Friday, 24 August 2012

Theatre review: Henry V (Old Red Lion)

My third Henry V of the year is at the Old Red Lion, where the same company of six actors from The Revenger's Tragedy are playing it in repertory. With the other two productions I've seen this year going by and large for the sympathetic portrayal of the king, Henry Filloux-Bennett's goes the other way, turning the play into an allegory for the second Iraq war - a leader who believes he's doing god's work, going into war on dubious evidence. This is far from a new approach - Adrian Lester was a Blairite Henry back in 2003. The explanation given for revisiting the conceit is that we now have a better knowledge of what went on behind the scenes. Still, a Labour-bashing production in 2012 does feel a bit like flogging a dead horse; at least Cameron and Clegg get a last-minute dig as the Epilogue's men who "made his England bleed."

Filloux-Bennett's take on the play could justifiably be called an adaptation of Shakespeare's work, because while ultimately staying faithful to the overall shape and mood, he's made major cuts and shuffled various lines and characters around to aid his high concept and enable scenes such as American troops torturing hooded prisoners while taking cameraphone pictures. The most obvious change is in dividing up the title role into two new characters: Jack Morris as a very pointedly Blair-like politician, the public face and the man who gives the orders; and a general who acts as a military adviser at first, then gets his hands dirty in the actual campaign, played by Mark Field (who doesn't look entirely unlike another of this summer's Henries.)

The conceit is actually very well thought-out and executed. Politician Harry gets to do (a highly rehearsed and spin-doctored) "Once more unto the breach," Soldier Harry a more spontaneous St Crispin's Day speech. I wasn't convinced by Morris in The Revenger's Tragedy and I'm still not here - his Tony Blair impression gets the mannerisms down very well, but his often nasal delivery does mangle the speeches somewhat. Field impresses more with a performance weighed down by actually having to face the consequences of his actions on a daily basis - admittedly he's been given the meatier of the two halves of Henry, giving scope for more nuance: His is also the only one of the two to show regret at the death of Falstaff, which is here announced via a rolling news report on the TV screens.

If there's a main problem with Filloux-Bennett's production it's that having used two actors for the lead and left himself with an ensemble of only four to cover all the other roles, even with many of those roles cut the amount of doubling becomes a difficult juggling act. It's a shame because in all other respects this is a brilliantly fast-paced production, but the scene transitions are clumsily done and often involve the action just coming to an abrupt halt. The worst instance is when we have to listen to the whole of a horribly overblown rendition of the US National Anthem over footage of Blair with Bush - half an hour into the show, the association is one even the stupidest audience member would surely have made for himself, and the point of US involvement is made perfectly well by turning Exeter and Fluellen into Americans (the latter change possibly risking the ire of any Welsh audience members.) I strongly suspect the entire thing is meant to cover a costume change, but it feels like painfully labouring a point and stops the show dead. (There's also an interval which could and should have been ditched, but given the amount of unnecessary intervals I've seen at this theatre I suspect the pub downstairs demands them.)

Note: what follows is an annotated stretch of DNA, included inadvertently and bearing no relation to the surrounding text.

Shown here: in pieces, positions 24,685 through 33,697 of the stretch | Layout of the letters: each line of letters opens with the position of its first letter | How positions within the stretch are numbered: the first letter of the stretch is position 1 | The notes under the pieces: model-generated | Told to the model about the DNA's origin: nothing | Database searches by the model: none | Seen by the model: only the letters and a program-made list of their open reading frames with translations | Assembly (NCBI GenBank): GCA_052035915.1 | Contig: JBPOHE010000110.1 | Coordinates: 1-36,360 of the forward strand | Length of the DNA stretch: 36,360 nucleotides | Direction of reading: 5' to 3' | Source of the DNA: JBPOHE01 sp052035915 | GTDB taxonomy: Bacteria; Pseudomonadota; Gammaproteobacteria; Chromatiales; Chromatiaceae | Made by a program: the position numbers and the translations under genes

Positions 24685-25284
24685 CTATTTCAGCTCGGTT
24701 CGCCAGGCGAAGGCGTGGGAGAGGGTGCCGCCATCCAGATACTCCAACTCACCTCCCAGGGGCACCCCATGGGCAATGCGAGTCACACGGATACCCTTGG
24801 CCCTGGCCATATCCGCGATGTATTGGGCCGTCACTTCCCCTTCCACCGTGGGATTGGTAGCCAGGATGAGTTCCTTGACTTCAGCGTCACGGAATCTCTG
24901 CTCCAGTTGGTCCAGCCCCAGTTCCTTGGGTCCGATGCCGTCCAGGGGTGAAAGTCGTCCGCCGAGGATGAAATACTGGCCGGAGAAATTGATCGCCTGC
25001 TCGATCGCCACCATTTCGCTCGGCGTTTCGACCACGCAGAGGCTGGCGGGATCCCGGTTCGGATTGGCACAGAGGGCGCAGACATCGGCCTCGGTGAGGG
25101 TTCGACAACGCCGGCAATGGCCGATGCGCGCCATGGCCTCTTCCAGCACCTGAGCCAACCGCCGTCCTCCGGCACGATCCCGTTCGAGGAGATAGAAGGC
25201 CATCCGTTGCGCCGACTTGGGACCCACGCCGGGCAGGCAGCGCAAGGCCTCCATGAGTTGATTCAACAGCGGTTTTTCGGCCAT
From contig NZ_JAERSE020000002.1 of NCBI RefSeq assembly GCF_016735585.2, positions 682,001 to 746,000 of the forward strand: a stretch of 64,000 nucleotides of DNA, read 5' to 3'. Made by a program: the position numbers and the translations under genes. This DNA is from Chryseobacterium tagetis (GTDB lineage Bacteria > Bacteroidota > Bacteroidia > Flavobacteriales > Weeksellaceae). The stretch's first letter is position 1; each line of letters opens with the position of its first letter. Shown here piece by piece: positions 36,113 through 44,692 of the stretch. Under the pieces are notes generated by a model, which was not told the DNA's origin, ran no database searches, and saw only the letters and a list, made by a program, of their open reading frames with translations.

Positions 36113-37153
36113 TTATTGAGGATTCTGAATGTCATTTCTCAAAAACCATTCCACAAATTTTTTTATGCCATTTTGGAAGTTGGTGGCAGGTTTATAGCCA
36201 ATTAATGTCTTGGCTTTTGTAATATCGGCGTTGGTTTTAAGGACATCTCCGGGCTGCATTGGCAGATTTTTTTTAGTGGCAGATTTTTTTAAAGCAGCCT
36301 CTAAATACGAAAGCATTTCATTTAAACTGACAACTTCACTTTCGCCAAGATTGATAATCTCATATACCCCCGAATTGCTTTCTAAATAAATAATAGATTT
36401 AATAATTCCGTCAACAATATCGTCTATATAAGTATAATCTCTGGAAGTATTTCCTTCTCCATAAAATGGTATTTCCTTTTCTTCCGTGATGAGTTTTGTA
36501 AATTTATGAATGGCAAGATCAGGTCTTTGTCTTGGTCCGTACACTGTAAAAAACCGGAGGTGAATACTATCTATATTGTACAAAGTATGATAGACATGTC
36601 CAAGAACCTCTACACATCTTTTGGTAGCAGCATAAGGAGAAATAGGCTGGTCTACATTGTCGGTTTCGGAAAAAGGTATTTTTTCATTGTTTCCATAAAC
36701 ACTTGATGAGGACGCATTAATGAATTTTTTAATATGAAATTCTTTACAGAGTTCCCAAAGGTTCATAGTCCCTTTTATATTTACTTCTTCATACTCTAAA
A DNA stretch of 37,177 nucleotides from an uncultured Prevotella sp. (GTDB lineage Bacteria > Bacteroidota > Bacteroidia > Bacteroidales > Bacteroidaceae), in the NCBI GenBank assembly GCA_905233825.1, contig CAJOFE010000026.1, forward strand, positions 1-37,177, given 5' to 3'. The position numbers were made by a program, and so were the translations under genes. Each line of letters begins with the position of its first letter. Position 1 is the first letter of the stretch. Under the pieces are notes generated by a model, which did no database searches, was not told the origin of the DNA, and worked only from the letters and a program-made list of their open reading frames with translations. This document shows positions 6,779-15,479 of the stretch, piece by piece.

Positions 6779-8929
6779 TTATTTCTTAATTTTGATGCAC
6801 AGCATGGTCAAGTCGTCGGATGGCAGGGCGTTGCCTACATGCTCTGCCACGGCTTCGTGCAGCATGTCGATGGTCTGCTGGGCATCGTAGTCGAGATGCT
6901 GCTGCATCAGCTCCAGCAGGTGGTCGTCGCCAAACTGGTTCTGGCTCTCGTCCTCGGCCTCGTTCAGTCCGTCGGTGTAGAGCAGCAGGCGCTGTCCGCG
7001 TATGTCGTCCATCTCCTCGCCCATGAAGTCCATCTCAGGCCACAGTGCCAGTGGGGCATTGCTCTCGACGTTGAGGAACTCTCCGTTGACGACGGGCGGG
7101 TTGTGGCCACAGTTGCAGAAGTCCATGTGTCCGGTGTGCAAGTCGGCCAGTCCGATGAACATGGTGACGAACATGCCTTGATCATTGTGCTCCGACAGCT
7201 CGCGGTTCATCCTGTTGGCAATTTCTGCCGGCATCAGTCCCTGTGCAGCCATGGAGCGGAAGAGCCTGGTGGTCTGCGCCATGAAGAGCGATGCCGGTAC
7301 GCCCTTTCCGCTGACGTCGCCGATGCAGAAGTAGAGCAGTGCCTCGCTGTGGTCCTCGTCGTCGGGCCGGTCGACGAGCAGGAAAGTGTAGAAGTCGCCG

Christine Oram also has her work cut out for her trying to get the Chorus' apologies for not being able to show the full action make sense, since the genuine footage of Iraq on the TV screens does just that. But these niggles aside it's well worth catching this Henry V, especially if you're familiar with the play and want to see a different take on it. The cast is generally strong - Henry Regan (also not the ugliest man alive) does one of the best jobs I've seen of making the convoluted case for Henry's right to the French crown (presented here, of course, via a series of dossiers) funny rather than tedious, and there's a lot of nice detail in making the performances suit this cynical interpretation of the character - I liked Morris' Henry snapping at a lackey, right at the point of rehearsing the bit in his speech about how even the basest has "noble lustre in your eyes."

Henry V by William Shakespeare is booking in repertory until the 29th of September at the Old Red Lion Theatre.

Running time: 1 hour 50 minutes including interval.

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